Ethanol Exposure Alters Motor Abilities in Zebrafish Embryos
Carter, Bradley S.
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Fetal Alcohol Syndrome (FAS) is a condition that can affect the physical health and behavior of developing fetuses as a result of the pregnant mother’s consumption of alcohol. FAS is found in 0.2-1.5 infants out of 1,000. Much like FAS, Autism Spectrum Disorder (ASD) affects behavior, often expressed in impaired social communication and repetitive behaviors. The two conditions can overlap symptoms, and 3% of FAS children also receiving ASD diagnoses. Zebrafish are an effective model organism to use for studying FAS and ASD related behaviors due to the ability to non-invasively observe internal processes via microscopy. Young zebrafish also develop motor capabilities within 5 days after fertilization. Observing the movement patterns of the young zebrafish exposed to varying concentrations of ethanol solution can reveal the impact of alcohol exposure on development and early behavior. To establish a motor assay protocol that can be used for future alcohol-related and other toxicological experiments in our lab, the experimental methods of past ethanol experiments conducted by Ali et al. (2011) were replicated.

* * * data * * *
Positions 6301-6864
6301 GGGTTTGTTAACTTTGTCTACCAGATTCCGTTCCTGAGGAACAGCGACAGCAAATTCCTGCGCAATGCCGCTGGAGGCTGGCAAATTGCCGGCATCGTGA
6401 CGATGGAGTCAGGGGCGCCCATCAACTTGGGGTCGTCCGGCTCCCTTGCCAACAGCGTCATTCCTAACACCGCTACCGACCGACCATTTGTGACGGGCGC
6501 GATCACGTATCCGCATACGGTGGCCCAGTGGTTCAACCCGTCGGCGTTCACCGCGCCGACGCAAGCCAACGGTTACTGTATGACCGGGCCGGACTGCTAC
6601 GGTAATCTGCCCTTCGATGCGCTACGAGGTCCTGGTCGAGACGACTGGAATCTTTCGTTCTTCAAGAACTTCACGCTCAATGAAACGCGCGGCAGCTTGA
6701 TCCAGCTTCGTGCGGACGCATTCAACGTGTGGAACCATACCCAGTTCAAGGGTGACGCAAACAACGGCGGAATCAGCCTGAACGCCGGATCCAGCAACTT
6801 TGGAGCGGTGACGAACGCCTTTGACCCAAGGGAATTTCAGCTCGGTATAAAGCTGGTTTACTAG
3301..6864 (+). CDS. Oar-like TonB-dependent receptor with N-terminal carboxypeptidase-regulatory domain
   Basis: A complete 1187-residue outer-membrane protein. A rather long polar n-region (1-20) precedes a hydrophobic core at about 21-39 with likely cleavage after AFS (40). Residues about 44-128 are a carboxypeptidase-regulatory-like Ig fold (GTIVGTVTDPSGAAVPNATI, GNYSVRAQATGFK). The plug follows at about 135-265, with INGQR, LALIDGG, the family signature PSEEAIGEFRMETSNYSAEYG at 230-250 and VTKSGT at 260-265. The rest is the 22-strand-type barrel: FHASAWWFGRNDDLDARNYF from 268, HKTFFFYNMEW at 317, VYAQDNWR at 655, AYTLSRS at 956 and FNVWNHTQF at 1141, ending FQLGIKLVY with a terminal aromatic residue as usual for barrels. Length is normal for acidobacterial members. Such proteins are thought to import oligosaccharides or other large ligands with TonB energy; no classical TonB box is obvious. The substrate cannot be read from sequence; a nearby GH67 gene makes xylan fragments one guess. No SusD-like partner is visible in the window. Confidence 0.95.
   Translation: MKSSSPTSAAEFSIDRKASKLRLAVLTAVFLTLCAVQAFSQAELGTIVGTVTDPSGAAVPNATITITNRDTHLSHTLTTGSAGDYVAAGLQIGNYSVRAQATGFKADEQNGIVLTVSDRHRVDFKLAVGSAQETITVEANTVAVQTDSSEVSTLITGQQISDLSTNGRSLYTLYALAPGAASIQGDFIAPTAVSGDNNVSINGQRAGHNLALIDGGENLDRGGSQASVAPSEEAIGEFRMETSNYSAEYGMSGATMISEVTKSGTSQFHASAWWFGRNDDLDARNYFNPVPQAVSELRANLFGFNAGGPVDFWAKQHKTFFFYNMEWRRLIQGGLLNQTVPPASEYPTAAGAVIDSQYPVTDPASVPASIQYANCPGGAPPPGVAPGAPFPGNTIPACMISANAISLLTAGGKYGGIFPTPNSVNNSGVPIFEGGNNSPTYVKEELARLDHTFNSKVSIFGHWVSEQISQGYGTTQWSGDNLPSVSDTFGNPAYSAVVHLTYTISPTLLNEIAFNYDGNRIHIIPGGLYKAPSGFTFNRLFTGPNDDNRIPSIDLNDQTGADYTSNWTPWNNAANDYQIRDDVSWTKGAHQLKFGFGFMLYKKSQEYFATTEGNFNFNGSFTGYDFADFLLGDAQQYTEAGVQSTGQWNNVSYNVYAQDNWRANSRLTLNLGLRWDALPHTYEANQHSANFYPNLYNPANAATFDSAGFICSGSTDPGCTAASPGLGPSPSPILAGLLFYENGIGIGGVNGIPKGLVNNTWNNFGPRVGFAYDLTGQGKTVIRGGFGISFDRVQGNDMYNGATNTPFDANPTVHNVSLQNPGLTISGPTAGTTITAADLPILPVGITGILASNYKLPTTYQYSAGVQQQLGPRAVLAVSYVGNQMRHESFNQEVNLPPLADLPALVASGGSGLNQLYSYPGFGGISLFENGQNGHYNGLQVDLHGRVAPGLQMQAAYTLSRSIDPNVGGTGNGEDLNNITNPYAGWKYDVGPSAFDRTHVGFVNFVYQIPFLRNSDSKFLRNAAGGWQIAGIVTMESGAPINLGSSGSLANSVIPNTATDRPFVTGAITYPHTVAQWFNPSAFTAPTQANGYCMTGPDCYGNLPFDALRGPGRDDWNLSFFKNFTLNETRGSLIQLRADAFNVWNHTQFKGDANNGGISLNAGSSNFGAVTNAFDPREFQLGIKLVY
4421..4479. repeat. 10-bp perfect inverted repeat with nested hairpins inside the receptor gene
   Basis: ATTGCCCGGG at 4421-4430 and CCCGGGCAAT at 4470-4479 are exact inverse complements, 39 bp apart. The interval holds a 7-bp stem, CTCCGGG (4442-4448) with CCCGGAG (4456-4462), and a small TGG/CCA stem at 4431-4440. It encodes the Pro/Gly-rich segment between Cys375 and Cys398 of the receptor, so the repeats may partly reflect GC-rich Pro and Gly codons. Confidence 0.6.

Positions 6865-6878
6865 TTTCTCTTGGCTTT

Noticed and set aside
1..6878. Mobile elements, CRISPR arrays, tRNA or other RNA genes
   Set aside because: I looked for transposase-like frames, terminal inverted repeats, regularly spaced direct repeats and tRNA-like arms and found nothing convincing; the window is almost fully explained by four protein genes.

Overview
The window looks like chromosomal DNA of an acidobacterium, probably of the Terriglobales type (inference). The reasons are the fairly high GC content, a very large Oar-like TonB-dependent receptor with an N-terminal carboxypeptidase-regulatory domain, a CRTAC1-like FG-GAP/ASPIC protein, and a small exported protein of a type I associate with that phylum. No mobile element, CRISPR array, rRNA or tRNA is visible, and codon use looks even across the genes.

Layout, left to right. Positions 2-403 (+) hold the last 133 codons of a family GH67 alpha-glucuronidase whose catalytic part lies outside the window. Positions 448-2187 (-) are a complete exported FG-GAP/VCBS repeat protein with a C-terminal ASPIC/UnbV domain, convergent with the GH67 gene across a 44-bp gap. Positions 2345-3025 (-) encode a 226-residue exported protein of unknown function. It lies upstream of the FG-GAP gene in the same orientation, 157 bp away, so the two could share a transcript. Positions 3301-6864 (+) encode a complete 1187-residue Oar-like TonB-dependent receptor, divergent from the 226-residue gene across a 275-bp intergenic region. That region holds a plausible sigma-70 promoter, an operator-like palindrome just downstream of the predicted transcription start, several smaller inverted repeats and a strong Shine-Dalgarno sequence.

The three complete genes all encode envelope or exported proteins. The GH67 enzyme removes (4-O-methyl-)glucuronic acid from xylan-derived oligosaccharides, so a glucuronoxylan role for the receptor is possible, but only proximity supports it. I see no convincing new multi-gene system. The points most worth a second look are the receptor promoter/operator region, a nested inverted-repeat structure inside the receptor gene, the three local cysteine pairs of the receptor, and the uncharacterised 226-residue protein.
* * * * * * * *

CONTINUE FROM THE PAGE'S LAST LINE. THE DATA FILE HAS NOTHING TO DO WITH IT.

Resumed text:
Department of Biology
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